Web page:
In 1992, Israel expelled 400 terrorist leaders from Hamas and Islamic Jihad into the no-man’s land on its northern border. In 1993, following international pressure, Israel allowed them to return to the West Bank. They returned with technical and organizational expertise imparted by Hezbollah and upped the ante in the Middle East conflict. It is very reasonable to contend that, if not for this “compassionate act,” the terrorism wave of the mid-90s would not have occurred, a Palestinian state would have been established by now, and many thousands more on both sides would be alive to tuck their children to sleep tonight.
Unjustified international pressure tends to lead to unintended consequences.
Unlike the men Israel is forced to release, al-Megrahi will meet his own death before he causes the death of another. Those critical of al-Megrahi’s release should stop and examine what they ask Israel to do year after year.
No international leader decries that this action “makes a mockery of the rule of law,” as it does; that this action “gives comfort to terrorists around the world,” as it surely does; or that it makes “a mockery of the emotions, passions, and pathos of all those affected by [terror].”
As any victim will confirm.
Perhaps the story of Smadar Haran best highlights the painful sacrifices Israel has made in this regard. In a Washington Post article titled “The World Should Know What He Did to My Family,” she tells her story:
It had been a peaceful Sabbath day. My husband, Danny, and I had picnicked with our little girls, Einat, 4, and Yael, 2, on the beach not far from our home in Nahariya, a city on the northern coast of Israel, about six miles south of the Lebanese border. Around midnight, we were asleep in our apartment when four terrorists, sent by Abu Abbas from Lebanon, landed in a rubber boat on the beach two blocks away. Gunfire and exploding grenades awakened us as the terrorists burst into our building. They had already killed a police officer. As they charged up to the floor above ours, I opened the door to our apartment. In the moment before the hall light went off, they turned and saw me. As they moved on, our neighbor from the upper floor came running down the stairs. I grabbed her and pushed her inside our apartment and slammed the door.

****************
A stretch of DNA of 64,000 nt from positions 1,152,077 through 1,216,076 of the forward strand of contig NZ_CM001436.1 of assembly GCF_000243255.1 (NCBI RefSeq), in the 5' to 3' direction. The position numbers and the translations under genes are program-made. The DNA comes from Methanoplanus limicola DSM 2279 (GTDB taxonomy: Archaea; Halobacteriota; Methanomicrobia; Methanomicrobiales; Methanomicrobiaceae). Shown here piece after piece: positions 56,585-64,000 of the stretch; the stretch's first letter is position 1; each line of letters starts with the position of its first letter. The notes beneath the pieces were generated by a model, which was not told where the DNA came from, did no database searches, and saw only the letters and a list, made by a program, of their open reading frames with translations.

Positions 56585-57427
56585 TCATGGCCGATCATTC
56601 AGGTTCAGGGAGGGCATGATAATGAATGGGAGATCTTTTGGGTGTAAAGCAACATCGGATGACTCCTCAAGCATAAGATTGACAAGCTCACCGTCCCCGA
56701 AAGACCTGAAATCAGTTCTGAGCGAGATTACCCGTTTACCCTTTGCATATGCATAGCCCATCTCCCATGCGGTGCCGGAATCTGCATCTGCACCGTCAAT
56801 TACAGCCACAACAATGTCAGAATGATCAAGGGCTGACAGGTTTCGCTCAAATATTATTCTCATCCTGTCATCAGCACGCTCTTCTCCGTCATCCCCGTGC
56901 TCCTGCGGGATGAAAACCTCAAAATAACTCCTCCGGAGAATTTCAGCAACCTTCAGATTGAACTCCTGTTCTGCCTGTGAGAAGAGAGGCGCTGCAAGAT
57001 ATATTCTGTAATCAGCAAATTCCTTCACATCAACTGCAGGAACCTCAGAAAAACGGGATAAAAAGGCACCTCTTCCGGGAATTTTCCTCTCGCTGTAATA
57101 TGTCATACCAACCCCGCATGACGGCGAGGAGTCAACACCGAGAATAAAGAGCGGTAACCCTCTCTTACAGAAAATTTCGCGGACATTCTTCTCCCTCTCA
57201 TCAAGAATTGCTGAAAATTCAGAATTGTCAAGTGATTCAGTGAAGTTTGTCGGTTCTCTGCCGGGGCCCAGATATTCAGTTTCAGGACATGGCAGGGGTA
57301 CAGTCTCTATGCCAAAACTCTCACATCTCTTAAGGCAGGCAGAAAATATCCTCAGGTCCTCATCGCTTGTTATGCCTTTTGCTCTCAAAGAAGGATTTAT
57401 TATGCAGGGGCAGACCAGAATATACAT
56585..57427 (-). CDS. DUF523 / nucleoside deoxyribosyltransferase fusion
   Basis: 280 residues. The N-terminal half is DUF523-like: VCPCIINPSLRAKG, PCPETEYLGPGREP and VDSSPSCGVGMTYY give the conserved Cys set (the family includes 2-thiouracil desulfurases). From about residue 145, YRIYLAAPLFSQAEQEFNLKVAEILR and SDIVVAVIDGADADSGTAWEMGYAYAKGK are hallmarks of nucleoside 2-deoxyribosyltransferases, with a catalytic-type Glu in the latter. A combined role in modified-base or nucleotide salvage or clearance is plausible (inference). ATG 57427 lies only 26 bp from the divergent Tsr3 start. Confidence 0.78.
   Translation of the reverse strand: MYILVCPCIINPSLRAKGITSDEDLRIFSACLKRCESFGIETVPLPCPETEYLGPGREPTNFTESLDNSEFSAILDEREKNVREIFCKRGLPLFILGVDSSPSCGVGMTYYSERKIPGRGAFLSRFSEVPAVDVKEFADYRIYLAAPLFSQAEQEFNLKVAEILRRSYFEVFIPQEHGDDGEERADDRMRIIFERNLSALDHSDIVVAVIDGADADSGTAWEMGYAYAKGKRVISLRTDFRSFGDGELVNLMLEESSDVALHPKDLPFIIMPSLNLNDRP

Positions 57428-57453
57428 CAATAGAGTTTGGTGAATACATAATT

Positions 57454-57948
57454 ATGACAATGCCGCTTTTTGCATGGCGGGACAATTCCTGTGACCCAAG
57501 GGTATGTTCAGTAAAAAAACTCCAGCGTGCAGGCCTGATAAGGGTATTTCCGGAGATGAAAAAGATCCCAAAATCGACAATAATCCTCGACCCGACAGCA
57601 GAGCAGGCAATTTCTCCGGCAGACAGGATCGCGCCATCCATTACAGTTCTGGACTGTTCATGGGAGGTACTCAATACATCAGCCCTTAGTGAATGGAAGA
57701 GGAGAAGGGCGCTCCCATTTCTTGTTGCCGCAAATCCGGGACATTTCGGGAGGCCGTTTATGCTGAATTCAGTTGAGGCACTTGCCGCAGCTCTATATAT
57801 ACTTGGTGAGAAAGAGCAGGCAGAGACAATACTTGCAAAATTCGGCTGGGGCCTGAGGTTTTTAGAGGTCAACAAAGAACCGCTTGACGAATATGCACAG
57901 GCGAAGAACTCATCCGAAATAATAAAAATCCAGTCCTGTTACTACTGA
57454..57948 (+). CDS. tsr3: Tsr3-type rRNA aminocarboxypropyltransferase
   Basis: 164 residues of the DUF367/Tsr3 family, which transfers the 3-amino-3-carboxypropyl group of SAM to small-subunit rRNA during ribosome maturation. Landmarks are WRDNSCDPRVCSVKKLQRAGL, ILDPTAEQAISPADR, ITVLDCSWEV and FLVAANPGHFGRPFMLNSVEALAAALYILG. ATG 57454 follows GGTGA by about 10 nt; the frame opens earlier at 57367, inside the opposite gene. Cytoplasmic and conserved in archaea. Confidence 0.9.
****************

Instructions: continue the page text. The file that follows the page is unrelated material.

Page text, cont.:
Outside, we could hear the men storming about. Desperately, we sought to hide. Danny helped our neighbor climb into a crawl space above our bedroom; I went in behind her with Yael in my arms. Then Danny grabbed Einat and was dashing out the front door to take refuge in an underground shelter when the terrorists came crashing into our flat. They held Danny and Einat while they searched for me and Yael, knowing there were more people in the apartment. I will never forget the joy and the hatred in their voices as they swaggered about hunting for us, firing their guns and throwing grenades. I knew that if Yael cried out, the terrorists would toss a grenade into the crawl space and we would be killed. So I kept my hand over her mouth, hoping she could breathe. As I lay there, I remembered my mother telling me how she had hidden from the Nazis during the Holocaust. “This is just like what happened to my mother,” I thought.
As police began to arrive, the terrorists took Danny and Einat down to the beach. There, according to eyewitnesses, one of them shot Danny in front of Einat so that his death would be the last sight she would ever see. Then he smashed my little girl’s skull in against a rock with his rifle butt. That terrorist was Samir Kuntar.
By the time we were rescued from the crawl space, hours later, Yael, too, was dead. In trying to save all our lives, I had smothered her.
On May 26, 2008, that basher of baby skulls, that great hero of the Palestinian struggle, walked free across the Lebanese border. He received a hero’s welcome, had the red carpet rolled out for him, had a national holiday declared in his honor, was greeted by the prime minister, president, speaker of the house, and the leader of Hezbollah. He later met with the Syrian president and was awarded Syria’s highest medal, the Syrian Order of Merit. On the day of celebration, they hung banners throughout Lebanon stating: “Israel is shedding tears of pain while Lebanon is shedding tears of joy.” No one in Israel will deny that.
Next time you are riled at the reception that al-Megrahi received in Libya, imagine what Smadar had to go through watching the man who destroyed her family wave to his adoring fans.
I am well aware that the choices made by Israeli prime ministers are not easy and that prisoner releases and swaps are amongst the most emotionally draining decisions. Indeed, like his predecessor, Netanyahu is standing now on the verge of yet another such tough choice of paying a heavy price to secure the release of Gilad Shalit in a deal that is likely to include the release of Marwan Barghouti — a five-count murderer and future Palestinian leader.
Maybe justice is the price of peace. Maybe the innocent do have to watch the guilty roam free so they may gain their own freedom.
What is certain is that America must stop and reflect next time it pressures Israel into such compromises so that it does not impose on others what it does not desire for itself.